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On Thu, 6 Jan 2011, Michael Gilbert wrote:
> On Thu, 06 Jan 2011 13:20:49 +0800, Eugene Teo wrote:
>> re: http://seclists.org/fulldisclosure/2011/Jan/39
>> Just in case someone tries to request a CVE name for this, I'm not
>> requesting for one because if you need CAP_SYS_ADMIN capability to
>> exploit this, you are already privileged.
> Right, but CAP_SYS_ADMIN != root, or at least it isn't meant to be. I
> mean if CAP_SYS_ADMIN == root, then one or the other doesn't need to
> exist. There is an exposure here, and for that it deserves a CVE
> identifier (of course in my opinion). See Brad Spengler's recent
> write-up . There should be some effort toward making those 21 root
> equivalent capabilities discussed there non-equivalent.
Unless/until there's some formal/semi-formal statement that "CAP_SYS_ADMIN
is equivalent to root in all cases," then these kinds of
privileged-to-privileged issues are within the scope of CVE since they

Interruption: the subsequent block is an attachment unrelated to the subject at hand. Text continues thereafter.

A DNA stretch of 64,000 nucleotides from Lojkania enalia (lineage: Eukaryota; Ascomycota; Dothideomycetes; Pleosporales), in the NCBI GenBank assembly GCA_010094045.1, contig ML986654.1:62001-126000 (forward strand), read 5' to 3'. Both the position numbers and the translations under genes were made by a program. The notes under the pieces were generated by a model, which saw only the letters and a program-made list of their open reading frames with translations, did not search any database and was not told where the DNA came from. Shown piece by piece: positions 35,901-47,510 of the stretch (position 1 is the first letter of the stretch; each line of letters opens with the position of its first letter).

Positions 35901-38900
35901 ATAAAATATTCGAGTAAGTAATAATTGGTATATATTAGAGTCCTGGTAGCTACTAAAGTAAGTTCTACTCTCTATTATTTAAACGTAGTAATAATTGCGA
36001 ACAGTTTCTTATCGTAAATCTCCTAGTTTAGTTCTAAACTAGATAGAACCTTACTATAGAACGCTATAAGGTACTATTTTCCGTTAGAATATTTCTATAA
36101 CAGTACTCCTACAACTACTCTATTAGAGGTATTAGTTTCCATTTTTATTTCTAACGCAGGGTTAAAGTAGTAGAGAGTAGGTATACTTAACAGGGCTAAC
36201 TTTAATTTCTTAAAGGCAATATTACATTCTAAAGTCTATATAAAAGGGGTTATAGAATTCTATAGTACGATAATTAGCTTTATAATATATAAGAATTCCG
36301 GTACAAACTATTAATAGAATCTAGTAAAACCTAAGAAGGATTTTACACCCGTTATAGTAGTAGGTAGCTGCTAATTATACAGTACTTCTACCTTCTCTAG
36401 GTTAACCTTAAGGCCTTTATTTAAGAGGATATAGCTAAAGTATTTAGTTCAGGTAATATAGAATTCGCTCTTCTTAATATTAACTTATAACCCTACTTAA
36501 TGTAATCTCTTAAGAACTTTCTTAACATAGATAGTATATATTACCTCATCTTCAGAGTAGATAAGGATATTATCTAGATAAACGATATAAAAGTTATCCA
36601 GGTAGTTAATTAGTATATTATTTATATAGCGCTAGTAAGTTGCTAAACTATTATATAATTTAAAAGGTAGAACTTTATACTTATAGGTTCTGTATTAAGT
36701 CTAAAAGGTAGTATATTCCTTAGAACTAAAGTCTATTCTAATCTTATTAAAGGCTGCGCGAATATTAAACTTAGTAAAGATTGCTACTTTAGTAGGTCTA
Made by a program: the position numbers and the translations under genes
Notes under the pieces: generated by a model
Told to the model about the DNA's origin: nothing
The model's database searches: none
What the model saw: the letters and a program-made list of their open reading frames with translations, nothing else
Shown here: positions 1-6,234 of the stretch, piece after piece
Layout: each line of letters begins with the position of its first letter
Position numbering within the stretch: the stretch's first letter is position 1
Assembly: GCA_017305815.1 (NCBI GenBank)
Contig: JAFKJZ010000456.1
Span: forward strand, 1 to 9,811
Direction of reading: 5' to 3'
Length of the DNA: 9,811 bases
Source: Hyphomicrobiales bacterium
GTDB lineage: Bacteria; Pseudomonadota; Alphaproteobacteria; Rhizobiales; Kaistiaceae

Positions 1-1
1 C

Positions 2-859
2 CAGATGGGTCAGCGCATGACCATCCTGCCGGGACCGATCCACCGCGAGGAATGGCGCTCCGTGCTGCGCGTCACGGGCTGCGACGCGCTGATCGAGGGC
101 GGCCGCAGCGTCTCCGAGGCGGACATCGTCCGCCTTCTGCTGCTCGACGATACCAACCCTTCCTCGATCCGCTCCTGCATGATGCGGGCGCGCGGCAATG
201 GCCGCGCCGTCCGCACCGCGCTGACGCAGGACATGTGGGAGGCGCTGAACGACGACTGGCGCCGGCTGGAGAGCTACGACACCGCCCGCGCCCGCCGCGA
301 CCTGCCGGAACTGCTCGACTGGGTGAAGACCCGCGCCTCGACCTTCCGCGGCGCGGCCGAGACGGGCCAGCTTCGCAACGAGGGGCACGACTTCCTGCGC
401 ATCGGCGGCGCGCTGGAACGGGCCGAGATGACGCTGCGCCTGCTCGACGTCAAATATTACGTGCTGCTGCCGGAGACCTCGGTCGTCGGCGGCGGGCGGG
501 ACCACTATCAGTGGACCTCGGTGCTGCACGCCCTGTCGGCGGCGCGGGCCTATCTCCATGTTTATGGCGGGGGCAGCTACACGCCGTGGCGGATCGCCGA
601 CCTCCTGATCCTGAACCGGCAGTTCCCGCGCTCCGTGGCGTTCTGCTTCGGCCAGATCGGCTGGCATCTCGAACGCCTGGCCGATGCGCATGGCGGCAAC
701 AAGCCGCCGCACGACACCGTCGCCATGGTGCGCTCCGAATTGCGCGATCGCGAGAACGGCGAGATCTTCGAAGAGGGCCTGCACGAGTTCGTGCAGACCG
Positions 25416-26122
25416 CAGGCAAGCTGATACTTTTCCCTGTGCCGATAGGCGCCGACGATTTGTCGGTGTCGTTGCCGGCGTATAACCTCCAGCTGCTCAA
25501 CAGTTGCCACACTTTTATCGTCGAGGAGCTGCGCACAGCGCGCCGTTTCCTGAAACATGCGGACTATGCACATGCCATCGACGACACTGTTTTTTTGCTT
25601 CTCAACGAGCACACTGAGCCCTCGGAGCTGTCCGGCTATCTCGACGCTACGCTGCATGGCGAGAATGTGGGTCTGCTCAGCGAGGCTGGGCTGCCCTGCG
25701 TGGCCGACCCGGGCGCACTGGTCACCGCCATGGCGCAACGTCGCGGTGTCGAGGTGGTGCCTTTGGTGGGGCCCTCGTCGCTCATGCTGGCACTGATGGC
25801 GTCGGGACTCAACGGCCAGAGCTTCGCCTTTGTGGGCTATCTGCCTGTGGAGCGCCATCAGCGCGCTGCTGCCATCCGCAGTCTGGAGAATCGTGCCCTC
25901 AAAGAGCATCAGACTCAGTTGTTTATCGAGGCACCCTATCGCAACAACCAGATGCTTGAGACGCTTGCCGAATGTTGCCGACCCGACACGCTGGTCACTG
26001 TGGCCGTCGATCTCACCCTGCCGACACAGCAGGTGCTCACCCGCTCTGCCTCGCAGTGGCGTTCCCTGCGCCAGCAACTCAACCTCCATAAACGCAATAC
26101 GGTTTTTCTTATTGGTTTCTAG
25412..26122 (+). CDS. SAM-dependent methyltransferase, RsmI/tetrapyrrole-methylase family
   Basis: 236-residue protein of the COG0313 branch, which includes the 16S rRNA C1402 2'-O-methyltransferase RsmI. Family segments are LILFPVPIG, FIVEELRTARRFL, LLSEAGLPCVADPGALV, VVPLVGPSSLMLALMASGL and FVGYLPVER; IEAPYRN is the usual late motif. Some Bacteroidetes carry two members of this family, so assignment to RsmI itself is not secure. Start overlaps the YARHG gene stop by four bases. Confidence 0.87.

violate the security model; now, they might receive very low risk scores
because the attacker is already privileged, and I could see how vendors
might reasonably avoid publishing advisories for them, but that doesn't
mean there shouldn't be a CVE assigned to it. Personally I agree with
Michael that if two cap's/privileges have both "A implies B" and "B
implies A," then one of them doesn't need to exist, but that's irrelevant.
It would be interesting (though I suspect controversial) for someone in
the Linux kernel world to take a stab at more closely defining/defining a
"security policy" regarding capability-to-capability transitions. (Or
could someone point me to one?) As a Linux outsider, I like seeing these
kinds of discussions.